When we hear Lara Croft moan, we're like, "That sounds like :winky: ."

    It is stupid, but not really stupid on the part of the consumer so much as it is the state of modern entertainment.

    i dunno, i compare lara croft in the new videos getting a rail through the thorax to a woman in serious effort and fucking pain, like a woman in labour, and there are some big sound differences. i'm not suggesting this was intentional per se, but i do think the guy directing the VA in the booth decided perhaps not to go with the bassy grunts and really scary screams in favour of the moans and gasps.

    Nuzak on
  • Ninja Snarl PNinja Snarl P My helmet is my burden. Ninja Snarl: Gone, but not forgotten.Registered User regular
    edited June 2012
    If I got a chunk of steel through the side, I'd probably make noise closer to something which would could peel paint off a tank than some pained exclamations. I doubt anybody could tell if it was a man or a woman making that noise, either.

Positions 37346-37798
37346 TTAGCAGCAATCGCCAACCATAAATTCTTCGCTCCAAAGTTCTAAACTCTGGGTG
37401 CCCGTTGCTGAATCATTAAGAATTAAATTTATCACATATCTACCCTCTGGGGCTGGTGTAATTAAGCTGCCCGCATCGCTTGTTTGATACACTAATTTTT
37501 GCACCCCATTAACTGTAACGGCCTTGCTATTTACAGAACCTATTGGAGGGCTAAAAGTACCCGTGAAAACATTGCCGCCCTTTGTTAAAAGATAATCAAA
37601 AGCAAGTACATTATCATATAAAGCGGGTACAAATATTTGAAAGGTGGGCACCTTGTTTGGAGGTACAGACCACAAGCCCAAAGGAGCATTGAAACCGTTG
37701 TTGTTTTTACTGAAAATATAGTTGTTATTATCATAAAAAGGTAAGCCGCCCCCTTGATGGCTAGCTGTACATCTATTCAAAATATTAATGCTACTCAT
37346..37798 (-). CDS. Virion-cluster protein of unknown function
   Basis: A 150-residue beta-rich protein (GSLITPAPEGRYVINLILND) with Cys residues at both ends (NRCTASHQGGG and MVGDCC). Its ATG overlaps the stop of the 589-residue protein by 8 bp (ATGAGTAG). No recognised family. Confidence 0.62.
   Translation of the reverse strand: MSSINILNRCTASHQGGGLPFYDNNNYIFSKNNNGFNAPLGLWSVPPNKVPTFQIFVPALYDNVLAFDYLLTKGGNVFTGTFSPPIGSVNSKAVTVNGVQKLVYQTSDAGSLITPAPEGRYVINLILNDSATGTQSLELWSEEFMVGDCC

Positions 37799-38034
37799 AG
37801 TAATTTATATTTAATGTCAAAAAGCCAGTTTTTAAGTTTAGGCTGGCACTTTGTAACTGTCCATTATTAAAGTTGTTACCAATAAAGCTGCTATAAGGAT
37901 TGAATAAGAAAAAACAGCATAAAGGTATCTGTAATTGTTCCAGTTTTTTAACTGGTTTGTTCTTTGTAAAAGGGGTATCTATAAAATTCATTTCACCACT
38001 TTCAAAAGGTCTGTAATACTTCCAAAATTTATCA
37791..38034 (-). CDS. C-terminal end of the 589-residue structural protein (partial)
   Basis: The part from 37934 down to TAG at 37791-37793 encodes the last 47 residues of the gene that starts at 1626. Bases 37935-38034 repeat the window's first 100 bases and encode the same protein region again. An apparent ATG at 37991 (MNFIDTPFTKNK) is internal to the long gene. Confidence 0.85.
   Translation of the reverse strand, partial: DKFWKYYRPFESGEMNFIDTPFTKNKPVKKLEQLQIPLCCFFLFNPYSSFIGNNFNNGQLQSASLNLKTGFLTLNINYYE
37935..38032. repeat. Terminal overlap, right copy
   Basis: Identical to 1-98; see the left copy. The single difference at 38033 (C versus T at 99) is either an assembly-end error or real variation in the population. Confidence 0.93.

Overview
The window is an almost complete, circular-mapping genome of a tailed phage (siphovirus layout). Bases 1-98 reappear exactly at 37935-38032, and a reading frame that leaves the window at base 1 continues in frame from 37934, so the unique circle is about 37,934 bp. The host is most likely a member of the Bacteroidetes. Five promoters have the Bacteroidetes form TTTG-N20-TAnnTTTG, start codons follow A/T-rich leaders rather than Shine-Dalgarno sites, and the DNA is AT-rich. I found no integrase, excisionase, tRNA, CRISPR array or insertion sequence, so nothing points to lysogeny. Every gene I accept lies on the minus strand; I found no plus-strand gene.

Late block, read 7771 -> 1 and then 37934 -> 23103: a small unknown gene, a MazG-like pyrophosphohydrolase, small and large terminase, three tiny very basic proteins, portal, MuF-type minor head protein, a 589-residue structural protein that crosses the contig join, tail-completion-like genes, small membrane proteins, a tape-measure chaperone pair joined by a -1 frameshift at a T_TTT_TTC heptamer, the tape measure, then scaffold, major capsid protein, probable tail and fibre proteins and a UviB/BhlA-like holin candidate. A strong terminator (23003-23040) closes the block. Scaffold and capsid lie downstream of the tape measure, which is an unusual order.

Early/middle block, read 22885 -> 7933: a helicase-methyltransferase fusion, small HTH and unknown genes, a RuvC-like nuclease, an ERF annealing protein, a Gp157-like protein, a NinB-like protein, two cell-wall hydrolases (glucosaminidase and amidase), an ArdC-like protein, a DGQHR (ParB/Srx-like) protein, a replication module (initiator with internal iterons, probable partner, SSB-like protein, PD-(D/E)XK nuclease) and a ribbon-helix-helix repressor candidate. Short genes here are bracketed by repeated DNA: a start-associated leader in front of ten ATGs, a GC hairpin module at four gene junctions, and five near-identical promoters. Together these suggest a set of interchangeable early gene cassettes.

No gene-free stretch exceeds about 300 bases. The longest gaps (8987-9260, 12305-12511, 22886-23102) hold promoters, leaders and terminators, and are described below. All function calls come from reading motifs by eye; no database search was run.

But that also assumes one isn't trying to be as quiet as possible so her captors don't come and get her, as Lara seems to be. With one's life on the line, I imagine one would try as hard as humanly possible to make as little noise as possible, even with a nasty chunk of iron sticking through them.

    Ninja Snarl P on
  • NuzakNuzak Registered User regular
    As far as this looking like Uncharted with Lara Croft, I don't have a problem with that at all since I don't have a PS3 and have thus missed out on all the Uncharted games.

    As far as this issue of attempted rape, well, what the hell do you think bad men would do to an attractive woman? That's what bad men do, because they are bad men.

    dude, this isn't real life, this is a story. in real life, men may rape women (regardless of their attractiveness, i might add), but with a story, it's been invented, crafted, carefully or sloppily, to tell you something. it doesn't have to stick to real life. why did they choose to include sexual threat to characterise the bad guys as bad, on top of the obvious murder kidnapping bury you underground stuff? and why does this not happen to attractive male heroes?